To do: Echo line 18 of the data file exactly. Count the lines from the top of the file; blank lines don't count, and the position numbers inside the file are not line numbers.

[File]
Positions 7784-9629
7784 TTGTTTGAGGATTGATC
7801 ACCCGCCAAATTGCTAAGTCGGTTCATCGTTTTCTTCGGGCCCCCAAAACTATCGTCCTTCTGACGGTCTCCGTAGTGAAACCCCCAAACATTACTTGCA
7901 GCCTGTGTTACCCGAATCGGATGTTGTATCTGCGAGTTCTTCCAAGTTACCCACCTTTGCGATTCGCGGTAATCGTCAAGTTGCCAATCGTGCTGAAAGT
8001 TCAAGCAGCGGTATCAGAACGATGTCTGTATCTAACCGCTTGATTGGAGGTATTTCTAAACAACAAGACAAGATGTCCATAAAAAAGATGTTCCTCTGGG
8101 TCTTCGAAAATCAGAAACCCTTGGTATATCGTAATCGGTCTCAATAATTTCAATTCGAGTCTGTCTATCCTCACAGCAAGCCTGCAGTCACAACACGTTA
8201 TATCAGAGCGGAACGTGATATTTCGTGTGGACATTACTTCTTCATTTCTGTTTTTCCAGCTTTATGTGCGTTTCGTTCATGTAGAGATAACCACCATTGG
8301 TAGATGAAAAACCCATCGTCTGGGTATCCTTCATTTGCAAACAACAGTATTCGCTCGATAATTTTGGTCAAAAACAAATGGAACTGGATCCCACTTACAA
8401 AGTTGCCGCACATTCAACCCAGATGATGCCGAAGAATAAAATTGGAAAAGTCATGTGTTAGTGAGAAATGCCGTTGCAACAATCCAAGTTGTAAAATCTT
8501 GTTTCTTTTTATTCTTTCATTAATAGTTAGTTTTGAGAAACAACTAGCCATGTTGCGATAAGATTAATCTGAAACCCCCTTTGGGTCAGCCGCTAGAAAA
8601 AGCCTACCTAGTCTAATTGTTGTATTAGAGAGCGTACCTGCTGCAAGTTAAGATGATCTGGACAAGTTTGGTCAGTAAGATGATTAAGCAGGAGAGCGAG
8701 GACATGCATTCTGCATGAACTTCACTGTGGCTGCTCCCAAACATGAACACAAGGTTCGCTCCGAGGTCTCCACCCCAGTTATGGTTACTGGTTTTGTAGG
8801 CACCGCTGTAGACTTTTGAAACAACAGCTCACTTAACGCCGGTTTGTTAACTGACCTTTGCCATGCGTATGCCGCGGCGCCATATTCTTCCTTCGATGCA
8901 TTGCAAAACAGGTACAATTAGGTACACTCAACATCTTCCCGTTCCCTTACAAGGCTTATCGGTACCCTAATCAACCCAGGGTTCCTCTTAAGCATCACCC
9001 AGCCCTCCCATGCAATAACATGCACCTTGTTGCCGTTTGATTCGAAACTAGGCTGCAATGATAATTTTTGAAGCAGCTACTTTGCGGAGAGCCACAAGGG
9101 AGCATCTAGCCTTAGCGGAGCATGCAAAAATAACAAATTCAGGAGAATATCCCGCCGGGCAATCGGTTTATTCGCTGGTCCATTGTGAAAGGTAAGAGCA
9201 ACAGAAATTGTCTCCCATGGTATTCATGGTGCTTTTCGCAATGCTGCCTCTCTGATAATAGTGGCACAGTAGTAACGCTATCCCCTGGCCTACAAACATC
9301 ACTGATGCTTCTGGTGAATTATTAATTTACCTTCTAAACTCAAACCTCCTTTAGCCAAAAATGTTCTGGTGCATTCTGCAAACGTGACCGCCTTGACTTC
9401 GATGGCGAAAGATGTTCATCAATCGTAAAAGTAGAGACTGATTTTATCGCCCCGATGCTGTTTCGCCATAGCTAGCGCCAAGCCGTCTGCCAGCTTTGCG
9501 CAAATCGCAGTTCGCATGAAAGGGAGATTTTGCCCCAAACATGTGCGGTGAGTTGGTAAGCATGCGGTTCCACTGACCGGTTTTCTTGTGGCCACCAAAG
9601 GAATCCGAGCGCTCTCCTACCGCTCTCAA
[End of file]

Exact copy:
9301 ACTGATGCTTCTGGTGAATTATTAATTTACCTTCTAAACTCAAACCTCCTTTAGCCAAAAATGTTCTGGTGCATTCTGCAAACGTGACCGCCTTGACTTC